The property market in Turkey is still buoyant; the truth is property prices continue to rise although at a slower rate than 2016. During the year to July 2017, Turkey’s nationwide house price index increased by 11.6%, according to figures released by the Central Bank of the Republic of Turkey (CBRT). When adjusted for inflation, house prices rose 1.65%, less than the 4.76% inflation adjusted year on year price rise during the same period last year.
In Istanbul which is Turkeys largest city house prices increased by 8.38% during the year to July 2017. The country’s capital Ankara saw a rise of house prices of 8.04% and in Izmir which is Turkeys third largest city house prices rocketed by 19.54%. Newly built properties in Izmir also had a surge in property price rises. According to CBRT, prices for newly-built houses in Izmir saw an annual increase of around 20.22%.
Property prices in Turkey have rose continuously, largely due to the rising middle class gaining access to mortgage finance for the first time, reports Kate Everett-Allen, Knight Frank’s head of International residential research.
In 2016 property price rises started to slow due to economic and political turmoil: terrorist attacks, political uncertainty among others. Istanbul’s prime market suffered badly that year. Despite the recent price slowdown, “In the long-term, Turkey is likely to remain on the radar of investors, given the underlying market fundamentals of strong demand set against low supply” according to Kate Everett-Allen.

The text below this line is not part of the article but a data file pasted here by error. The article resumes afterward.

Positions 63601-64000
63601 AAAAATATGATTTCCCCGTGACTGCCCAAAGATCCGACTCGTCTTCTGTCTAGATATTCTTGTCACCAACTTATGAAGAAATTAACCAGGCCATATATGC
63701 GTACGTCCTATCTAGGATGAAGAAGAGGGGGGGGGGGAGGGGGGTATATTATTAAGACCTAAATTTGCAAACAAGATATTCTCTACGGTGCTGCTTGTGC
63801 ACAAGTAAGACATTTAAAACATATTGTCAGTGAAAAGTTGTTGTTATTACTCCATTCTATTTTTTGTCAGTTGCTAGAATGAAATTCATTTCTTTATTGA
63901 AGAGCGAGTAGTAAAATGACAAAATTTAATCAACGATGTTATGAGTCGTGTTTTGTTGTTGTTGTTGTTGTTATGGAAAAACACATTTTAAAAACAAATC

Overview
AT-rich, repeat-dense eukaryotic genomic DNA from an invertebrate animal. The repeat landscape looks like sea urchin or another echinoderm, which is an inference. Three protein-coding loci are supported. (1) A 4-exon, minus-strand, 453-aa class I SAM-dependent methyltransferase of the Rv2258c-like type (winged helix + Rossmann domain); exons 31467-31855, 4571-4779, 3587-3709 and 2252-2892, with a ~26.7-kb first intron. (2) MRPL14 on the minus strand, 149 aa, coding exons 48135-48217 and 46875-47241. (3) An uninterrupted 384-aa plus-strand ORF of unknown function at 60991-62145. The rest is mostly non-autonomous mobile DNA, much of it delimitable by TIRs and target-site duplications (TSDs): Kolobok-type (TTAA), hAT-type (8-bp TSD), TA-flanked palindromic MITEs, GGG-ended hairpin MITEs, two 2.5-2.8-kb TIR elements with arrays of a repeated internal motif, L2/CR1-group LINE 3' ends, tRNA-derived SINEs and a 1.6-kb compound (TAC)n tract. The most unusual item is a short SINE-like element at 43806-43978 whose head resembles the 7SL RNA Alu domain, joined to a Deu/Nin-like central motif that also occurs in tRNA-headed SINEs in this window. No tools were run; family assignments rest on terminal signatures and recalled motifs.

Property purchases have continued to rise, with 17% and 25% year-on-year increases in September and October respectively. This has been largely fuelled by local demand, which is set to increase next year. Backed by President Erdogan, commercial banks have been offering cheaper loans, which have instigated local property demand. 2016 has seen a 71% increase in mortgaged house sales, accounting for a third of all sales of villas and apartments in Turkey, and this trend is likely to continue through 2017.
Foreign investors are still buying and the top foreign buyers are Saudi Arabians who topped the list for most foreign property sales and they bought the grand total of 528 properties in Turkey during the month of October in 2017. In second place were the Iraqis who bought 344 units, third are the Azerbaijanis bought a total of 278 properties, fourth saw the Kuwaitis investing in 154 units and in fifth place the Russians bought 125 Turkish homes during October, all the data has been supplied by (TÜİK).
Favourite is Istanbul; it is a hot spot for investment and continues to prove popular with 1,321 property sales to foreign buyers. In second place is Antalya with 465 units sold and in the northwestern province of Bursa 121 units was sold and Yalova had 108 sales. The Aegean province of Aydin saw 93 properties sold.
Good news for the local Turkish population is improving, with wages rising across the board and a minimum wage increase is likely for early in the year, which will increase consumer spending and property ownership.